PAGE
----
EXCLUSIVITÉ : La bande-annonce de Hamada, sélectionné à l'IDFA
par Vladan Petković
- Ce film de l'Espagnol Eloy Domínguez Serén, présenté dans la section First Appearance, trace le portrait d'un groupe d'amis dans un camp de réfugiés dans le Sahara
Cet article est disponible en anglais.
Hamada [+lire aussi :
interview : Eloy Domínguez Serén
fiche film], the first feature-length documentary by Spanish director and Berlinale Talents alumnus Eloy Domínguez Serén (No Cow on the Ice [+lire aussi :
fiche film]), will have its world premiere in the First Appearance section of the International Documentary Film Festival Amsterdam (IDFA) on 15 November. The film previously won the Head – Genève Postproduction Award and the Audience Engagement Award at the 2017 Pitching du Réel in Nyon.
Using vitality and humour, Hamada paints the unusual portrait of a group of young friends living in a refugee camp in the stony Sahara Desert. A minefield and the second-largest military wall in the world separate Sidahmed, Zaara and Taher from their homeland that they only know from their parents’ stories. They belong to the Sahrawis, one of the world’s most forgotten people, abandoned in a refugee camp in the middle of the desert ever since Morocco drove them out of Western Sahara 40 years ago.
The trio spend their days fixing cars, even though they can’t really take them anywhere, fighting for political change and dreaming of a future that most likely will never happen. Filled with all the expectations, strengths and illusions of being young, they all find different ways to expand beyond the physical borders that surround them.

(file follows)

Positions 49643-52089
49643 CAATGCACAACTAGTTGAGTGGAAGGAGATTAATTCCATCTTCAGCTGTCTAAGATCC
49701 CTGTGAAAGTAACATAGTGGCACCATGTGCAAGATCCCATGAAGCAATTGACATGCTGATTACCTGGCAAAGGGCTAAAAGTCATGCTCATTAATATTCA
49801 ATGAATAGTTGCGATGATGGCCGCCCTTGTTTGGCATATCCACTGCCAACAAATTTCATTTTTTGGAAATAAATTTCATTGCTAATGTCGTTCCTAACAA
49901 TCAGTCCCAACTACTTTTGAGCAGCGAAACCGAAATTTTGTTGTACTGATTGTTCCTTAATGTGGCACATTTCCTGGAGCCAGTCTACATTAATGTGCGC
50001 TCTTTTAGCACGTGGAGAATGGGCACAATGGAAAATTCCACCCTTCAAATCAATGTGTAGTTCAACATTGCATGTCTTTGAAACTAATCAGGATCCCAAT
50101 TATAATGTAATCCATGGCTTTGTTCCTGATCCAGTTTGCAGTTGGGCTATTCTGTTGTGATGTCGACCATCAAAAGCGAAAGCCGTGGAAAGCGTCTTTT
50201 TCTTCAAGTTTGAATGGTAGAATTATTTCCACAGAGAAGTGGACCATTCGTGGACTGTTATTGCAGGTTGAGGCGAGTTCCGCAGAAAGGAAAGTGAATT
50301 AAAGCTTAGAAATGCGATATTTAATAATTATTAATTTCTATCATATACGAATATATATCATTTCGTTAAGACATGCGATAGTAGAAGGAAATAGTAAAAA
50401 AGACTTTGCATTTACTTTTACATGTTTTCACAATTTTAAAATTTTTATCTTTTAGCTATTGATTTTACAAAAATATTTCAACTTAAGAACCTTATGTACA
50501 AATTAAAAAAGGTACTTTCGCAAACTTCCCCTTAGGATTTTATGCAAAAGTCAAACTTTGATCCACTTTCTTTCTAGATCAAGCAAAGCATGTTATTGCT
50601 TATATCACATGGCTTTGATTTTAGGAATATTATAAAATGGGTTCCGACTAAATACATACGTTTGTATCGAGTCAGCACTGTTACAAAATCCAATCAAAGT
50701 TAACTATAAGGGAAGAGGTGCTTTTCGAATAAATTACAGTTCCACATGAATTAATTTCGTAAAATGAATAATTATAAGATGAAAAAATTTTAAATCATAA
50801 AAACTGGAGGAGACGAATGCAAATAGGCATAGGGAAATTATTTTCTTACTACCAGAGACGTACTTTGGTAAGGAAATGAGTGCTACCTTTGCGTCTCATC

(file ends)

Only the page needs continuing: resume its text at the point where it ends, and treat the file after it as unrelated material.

The term hamada literally means “a desert terrain that consists of a flat and rocky area", mainly devoid of sand. But for the Sahrawi people, it can also be an expression for "emptiness" or "lifelessness”.
The director says: “Starting in 2014, I spent a total of eight months in the Tindouf Sahrawi refugee camps. Here I met the extraordinary people who became the protagonists of our film, which we developed in close cooperation with all of them. It became a platform for those in the camps to openly express themselves.
“Hamada is about youth, resistance and rebellion, portrayed through fragments of local youngsters’ lives. The people in this movie are in their twenties and feel stuck in this vast, barren desert, but they retain all the vitality, strength and desire that young people have. Trapped in a perpetual state of waiting, they rebel against immobility by continuing to move forward. I kept wondering: how do you invent or reinvent yourself every day in a place where nothing seems to happen, where nothing seems to move?"
Hamada was produced by David Herdies and Michael Krotkiewski for Momento Film (Sweden), in co-production with Heino Deckert for maja.de (Germany), and Kari Anne Moe and Gudmundur Gunnarsson for Fuglene (Norway). The film is supported by the Swedish Film Institute, which also handles the international festival distribution, the Norwegian Film Institute and Fritt Ord. The international sales are handled by Germany's Deckert Distribution.
Check out our exclusive trailer below:
(Traduit de l'anglais)
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